Pennsylvania Roads - I-70

West of the PA Turnpike

I can understand confusion from national travelers regarding Washington, PA (not Pa, which is a word meaning "father") and Washington, DC. But here I am in the city of Washington. How could there possibly be a problem?

All other photos on this side are westbound.

The Exit 49 onramp. SR's numbered in the 8000s are ramps.

Crossing the Monongahela River next to another old steel bridge. But that one's just for a railroad, so I'm going to focus on the road bridge. In the fourth photo (the last one I have facing north toward the railroad trestle), that's not a stub bridge or pier below it, but another track coming down the hill and curving along the waterfront.

PA Turnpike routes get these green shields, even if they're Interstates. Nothing wrong in the first photo except you should never see an assembly like that along a freeway. In the second photo, the PA 43 shield is too wide, TOLL ROAD should be in black on yellow, and the road name on the bridge needs a space after "PA". That and the destinations are cool. PA 43 will disappoint those looking for a cross-country excursion, but if you're looking for a soulmate, you're almost there!

Contractor-erected RIDOT shield at Exit 19. I think the NB-EB ramp at I-79 was closed, and the cloverleaf at US 40 is a lot easier for U-turns than the multiple turns at Exit 20.

I-79 NB leaves I-70 WB with the only button copy I saw west of the Turnpike. Note that even the ramp carrying I-79 itself is still an SR in the 8000s. Suddenly that random fact from the first caption isn't so random anymore.

Why would this sign face the bottom of the WB Exit 17 offramp? Is there something special about Washington where people routinely head the wrong way on I-70?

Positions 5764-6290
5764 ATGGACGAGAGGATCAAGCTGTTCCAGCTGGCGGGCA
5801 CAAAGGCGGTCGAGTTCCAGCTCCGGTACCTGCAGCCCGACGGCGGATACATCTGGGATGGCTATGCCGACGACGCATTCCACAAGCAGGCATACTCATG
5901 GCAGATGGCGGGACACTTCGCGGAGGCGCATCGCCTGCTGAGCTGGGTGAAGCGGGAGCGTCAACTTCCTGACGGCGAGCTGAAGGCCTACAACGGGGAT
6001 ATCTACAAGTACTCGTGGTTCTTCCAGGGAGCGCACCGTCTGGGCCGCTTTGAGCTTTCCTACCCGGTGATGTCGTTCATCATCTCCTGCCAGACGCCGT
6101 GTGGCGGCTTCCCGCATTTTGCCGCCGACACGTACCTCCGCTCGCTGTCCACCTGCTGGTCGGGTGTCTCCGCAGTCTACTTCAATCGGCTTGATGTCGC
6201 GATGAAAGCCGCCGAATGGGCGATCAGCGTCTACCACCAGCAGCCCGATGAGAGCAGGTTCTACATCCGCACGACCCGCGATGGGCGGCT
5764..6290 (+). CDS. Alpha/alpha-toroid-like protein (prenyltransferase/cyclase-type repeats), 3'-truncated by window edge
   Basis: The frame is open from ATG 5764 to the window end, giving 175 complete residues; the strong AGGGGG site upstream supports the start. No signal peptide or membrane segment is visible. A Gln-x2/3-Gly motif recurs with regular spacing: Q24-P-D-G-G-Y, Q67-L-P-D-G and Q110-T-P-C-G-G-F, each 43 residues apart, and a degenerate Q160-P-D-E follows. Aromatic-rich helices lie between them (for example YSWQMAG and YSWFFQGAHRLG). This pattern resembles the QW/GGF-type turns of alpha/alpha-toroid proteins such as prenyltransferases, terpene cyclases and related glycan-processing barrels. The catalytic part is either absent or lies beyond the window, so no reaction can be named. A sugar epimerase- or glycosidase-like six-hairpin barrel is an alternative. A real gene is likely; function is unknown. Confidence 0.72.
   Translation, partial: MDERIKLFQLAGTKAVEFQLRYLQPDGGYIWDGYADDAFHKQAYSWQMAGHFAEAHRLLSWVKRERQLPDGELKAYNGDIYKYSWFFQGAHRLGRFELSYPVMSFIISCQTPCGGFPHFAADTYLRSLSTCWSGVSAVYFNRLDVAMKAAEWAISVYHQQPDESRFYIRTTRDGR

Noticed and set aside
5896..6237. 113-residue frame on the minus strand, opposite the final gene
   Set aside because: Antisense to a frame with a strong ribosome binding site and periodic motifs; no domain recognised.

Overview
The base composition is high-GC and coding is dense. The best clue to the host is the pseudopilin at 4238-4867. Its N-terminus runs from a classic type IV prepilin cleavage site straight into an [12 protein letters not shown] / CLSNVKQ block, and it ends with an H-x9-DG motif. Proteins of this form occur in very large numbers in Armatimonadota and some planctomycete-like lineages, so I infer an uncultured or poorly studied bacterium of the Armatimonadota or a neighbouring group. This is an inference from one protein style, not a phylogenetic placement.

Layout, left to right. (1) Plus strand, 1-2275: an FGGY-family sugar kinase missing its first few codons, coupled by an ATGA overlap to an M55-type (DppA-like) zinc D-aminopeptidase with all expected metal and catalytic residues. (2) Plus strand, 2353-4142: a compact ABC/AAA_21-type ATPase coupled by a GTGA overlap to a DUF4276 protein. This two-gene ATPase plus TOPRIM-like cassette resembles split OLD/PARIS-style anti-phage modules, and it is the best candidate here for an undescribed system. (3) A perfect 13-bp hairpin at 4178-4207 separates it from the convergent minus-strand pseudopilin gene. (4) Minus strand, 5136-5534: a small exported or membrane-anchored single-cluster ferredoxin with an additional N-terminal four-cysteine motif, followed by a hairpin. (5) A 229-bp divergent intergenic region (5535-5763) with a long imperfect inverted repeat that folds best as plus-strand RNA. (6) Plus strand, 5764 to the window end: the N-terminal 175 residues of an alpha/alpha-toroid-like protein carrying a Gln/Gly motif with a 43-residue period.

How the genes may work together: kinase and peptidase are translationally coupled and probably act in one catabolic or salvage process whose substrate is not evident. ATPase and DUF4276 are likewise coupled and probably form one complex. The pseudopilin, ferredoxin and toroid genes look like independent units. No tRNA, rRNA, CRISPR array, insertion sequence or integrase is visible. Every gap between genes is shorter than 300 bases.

East of the PA Turnpike

All the eastbound button copy, including one wannabe that replaces word for word, right down the centered exit tab, the original button copy sign.

A pair of old signs heading westbound from Maryland.

The rest of the westbound signs, ending with another one that's a direct button copy replacement. Notice that US 30 is spelled out on the ground-mounted signs, but original peeling shields are present on the one overhead gantry.

Having already clinched I-70, I exited here at Exit 149, and followed the old way into town, Breezewood Road. Right here, it passes via an original underpass underneath the original Pennsylvania Turnpike, which is now the mainline of I-70 and also Exit 161 from the modern Turnpike. The original Exit 161 then branches off of this road, and all traffic is seamlessly diverted onto it. Everything from there east, through two tunnels and back to the first photo on the I-76 page, has been abandoned and part has been converted to a trail. Photos of that trail are on the other side of this handy link, over 240 of them.

US 30 EB/I-70 WB. Not only is Breezewood one of the only locations with traffic signals and driveways on an Interstate, it also has a wrong-way multiplex. Top that, Holland Tunnel!

I-70 travelers don't find the welcome sign until they're nearly 25 miles in the state. Pennsylvania hopes they'll continue through Breezewood and not use US 30 - you're not welcome if you don't pay the toll!
Into West Virginia on I-70
Into Maryland on I-70
Exit 18 to I-79
Exit 19 to PA 18
Exit 147 or 149 to US 30
Exit 147 to the PA Turnpike (I-76)
I-70 on Jeff Kitsko's
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